In an emergency, you change your behaviour – Greta Thunberg (COP25)
It’s November. I’m driving east towards the Harrison River to count eagles feeding on dead salmon along the Fraser River and talk to wildlife biologist David Hancock at the Fraser Valley Bald Eagle Festival near Agassiz.
Fifteen years ago, he put a camera in an eagle’s nest with chicks. The video went viral.
Hancock says eagles will be hungry this year, possibly from now on as salmon numbers decline.
DFO estimated five million Fraser River salmon would return in 2019, but only 600,000 did, and only three per cent headed beyond the Big Bar Landslide managed to spawn.
The blockage occurred in 2018.
DFO waited too long to remove it.
They’re still waiting.
In the Lower Mainland, streamkeepers report dismal returns.
Doug Stanger of ARMS searched in vain for chum in Millionaire Creek, a tributary of the Alouette River that’s always produced thousands.
“It’s the worst year in my memory,” Stanger told me.
We knew a crisis was coming. In October, DFO reported chum returns this year of less than one million – below a critical threshold and the lowest on record since the 1980s.
DFO ruled that the Johnstone Strait mixed stock commercial fisheries will be closed.
Too little, too late.
The first stop in my nature pilgrimage is Nicomen Slough, a tidal ribbon between Dewdney and Deroche. The line of vehicles along the roadside is the longest in 20 years, families with children witnessing nature’s bond between salmon and raptors.
Morris Valley Road is near Harrison Bay and Kilby Park. I gaze across Chehalis Flats, an expansive marsh fronting the Harrison River. It’s the most important chum spawning area in B.C., but there are few salmon, dead or alive, today.
Weaver Creek Spawning Channel, built in 1965, is my next stop. It was built to mitigate the effects of recreation and logging on the creek.
No one thought to protect a prolific producer of several species until logs, scouring the creek, destroyed millions of eggs.
For years, the channel registered 75,000 sockeye, chum, and pink. The gates were later closed at 30,000 to avoid crowding.
In the ’90s, I saw chum spawn in ditches. So many salmon then, nobody worried that their eggs died when those ditches dried up.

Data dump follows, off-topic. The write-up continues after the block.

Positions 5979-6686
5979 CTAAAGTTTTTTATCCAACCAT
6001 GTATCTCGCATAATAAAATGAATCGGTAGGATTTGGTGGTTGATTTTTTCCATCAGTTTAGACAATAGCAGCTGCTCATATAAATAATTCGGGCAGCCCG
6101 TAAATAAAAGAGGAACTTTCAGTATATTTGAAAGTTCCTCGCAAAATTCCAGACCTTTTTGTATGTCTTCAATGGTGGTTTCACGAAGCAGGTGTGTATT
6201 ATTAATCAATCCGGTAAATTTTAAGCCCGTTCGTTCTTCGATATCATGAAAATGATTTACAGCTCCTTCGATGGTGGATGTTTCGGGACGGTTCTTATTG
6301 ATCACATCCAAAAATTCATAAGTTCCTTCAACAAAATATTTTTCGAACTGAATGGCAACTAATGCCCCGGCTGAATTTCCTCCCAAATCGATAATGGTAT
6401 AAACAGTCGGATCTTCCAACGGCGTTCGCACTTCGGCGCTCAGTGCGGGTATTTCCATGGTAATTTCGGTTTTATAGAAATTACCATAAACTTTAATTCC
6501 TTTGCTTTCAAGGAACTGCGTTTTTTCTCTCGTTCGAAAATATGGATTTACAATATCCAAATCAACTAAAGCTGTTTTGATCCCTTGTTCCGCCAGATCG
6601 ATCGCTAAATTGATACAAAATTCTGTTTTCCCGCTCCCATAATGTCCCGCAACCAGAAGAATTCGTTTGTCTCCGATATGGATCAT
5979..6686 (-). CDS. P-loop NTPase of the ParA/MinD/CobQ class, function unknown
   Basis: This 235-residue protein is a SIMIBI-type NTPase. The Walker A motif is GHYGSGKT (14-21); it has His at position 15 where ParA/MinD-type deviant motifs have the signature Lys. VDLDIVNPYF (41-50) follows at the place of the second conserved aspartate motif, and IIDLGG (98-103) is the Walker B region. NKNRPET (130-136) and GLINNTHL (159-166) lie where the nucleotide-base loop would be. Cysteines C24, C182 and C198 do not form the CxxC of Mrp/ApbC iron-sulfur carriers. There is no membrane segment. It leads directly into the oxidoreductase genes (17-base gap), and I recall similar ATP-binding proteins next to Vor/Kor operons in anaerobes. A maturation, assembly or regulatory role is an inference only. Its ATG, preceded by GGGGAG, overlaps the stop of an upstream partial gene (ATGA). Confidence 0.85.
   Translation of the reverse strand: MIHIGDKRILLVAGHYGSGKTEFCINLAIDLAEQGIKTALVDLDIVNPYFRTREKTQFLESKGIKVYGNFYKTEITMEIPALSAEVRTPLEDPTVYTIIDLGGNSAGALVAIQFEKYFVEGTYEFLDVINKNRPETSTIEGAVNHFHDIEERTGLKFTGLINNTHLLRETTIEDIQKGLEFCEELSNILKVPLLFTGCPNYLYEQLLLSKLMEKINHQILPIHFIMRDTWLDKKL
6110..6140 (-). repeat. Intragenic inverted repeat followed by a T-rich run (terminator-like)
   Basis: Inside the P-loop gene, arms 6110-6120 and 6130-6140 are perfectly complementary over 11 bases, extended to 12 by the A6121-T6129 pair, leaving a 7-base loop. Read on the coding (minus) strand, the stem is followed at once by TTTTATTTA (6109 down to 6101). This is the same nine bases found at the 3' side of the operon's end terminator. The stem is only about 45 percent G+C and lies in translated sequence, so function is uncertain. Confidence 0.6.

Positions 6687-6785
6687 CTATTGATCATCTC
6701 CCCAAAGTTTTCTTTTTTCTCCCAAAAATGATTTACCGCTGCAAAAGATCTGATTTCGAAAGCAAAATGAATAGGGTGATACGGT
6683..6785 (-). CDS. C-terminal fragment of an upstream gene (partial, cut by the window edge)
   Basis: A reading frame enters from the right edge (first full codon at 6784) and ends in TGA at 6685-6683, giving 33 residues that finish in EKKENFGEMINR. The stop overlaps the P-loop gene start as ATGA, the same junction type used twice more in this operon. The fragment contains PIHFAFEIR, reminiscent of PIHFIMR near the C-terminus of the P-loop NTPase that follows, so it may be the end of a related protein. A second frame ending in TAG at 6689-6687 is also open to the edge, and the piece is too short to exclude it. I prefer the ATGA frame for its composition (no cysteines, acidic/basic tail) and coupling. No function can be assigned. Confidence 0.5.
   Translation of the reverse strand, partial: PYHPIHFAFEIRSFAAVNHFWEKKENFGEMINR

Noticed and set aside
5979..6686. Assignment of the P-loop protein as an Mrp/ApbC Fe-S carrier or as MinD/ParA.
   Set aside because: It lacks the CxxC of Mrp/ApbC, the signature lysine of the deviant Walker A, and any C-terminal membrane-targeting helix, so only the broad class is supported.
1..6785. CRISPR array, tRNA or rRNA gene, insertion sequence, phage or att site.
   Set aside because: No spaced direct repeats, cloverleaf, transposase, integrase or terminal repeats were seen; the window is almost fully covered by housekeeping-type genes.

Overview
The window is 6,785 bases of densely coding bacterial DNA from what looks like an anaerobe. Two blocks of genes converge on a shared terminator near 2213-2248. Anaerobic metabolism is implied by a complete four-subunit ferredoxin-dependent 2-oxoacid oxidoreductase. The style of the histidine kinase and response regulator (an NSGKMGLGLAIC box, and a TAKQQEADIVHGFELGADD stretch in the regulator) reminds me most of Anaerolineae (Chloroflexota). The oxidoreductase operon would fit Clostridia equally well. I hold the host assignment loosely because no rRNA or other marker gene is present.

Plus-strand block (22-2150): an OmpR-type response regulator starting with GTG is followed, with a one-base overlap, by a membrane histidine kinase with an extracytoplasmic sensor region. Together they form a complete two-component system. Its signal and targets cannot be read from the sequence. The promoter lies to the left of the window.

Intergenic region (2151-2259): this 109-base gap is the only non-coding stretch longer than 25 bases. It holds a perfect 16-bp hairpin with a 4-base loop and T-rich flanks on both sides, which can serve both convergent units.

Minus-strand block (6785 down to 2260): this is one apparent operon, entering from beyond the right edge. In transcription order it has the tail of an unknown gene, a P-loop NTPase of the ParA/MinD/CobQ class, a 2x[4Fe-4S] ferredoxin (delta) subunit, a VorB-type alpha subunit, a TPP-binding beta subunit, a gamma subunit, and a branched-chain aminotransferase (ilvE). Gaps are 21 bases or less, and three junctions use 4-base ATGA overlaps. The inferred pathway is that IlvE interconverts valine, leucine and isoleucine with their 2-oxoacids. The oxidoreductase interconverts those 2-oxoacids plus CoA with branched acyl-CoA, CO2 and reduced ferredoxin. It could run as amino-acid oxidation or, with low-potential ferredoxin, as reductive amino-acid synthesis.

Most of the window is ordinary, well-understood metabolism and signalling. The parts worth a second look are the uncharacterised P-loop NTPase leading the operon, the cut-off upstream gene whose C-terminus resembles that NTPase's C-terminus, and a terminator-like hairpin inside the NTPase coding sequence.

Few salmon returned to Weaver Creek channel in 2019.
“We saw 1,700 sockeye,” a local hatchery worker told me.
“But,” he added, “it was a low brood year four years ago, so that was expected.”
Returns for chum were even worse, at about 3,000. But DFO records of chum in the channel from 1965 to 1978 (when counting and stream monitoring stopped) averaged 25,000.
Tapadera Estates, a gated resort area, is one of several festival venues to “celebrate the wonders of nature” with educational displays and viewing stands down well-groomed walkways.
At least 5,000 birds are perched in trees or sitting on sandbars.
Hancock calls the Harrison “the bald eagle capital of the world.”
As many as 30,000 show up every year through the Fraser Valley.
About 500 pairs live here all year, Hancock says.
“The others are transients that fly south when northern lakes and streams freeze and food is scarce.”
There’s a lot of competition for the few carcasses available here now. When they’re eaten, says Hancock, the eagles move to garbage dumps.
“About 75 years ago, we started diminishing our creeks and rivers. At the same time, garbage became a substitute for dead salmon. Eagles fly from one dump to the next all the way to Alaska.”
Garbage has become an alternate source of protein for eagles, one that might not last as cities stop dumping organic waste in landfills and recycle it inside buildings.
“It’s bizarre,” says Hancock. “We’re forcing everyone to separate garbage so we can compost it to soil, and in the process we’ve taken away another food source. We’re about to have a disaster.”
Hancock says we’ve been slow to recognize the problem. He’s talking to government agencies about solutions that will require changes in attitude and focused will power.
Food banks for eagles?
That will require careful planning, but abuse and neglect of habitat make it our responsibility.
Since the 1970s, DFO has abandoned the monitoring, protection, and enhancement of salmon streams while promoting fish farming despite the evidence that effluent and disease are killing wild fish.
We’ve overfished and polluted oceans to the point that there’s more plastic in them than oxygen.
This year – after one of the worst salmon returns in history – the Mountainaire Avian Rescue Society on Vancouver Island stepped up for eagles.
“We’re feeding a lot of them,” caregiver Jo Stiles told Black Press.
Bears are starving, too.
Conservation officers say, “don’t feed them.”
In the Lower Mainland, by July, they’d killed 51 hungry animals – the simple solution to another emergency.
But that’s another story.
Jack Emberly is a retired teacher, local author and environmentalist.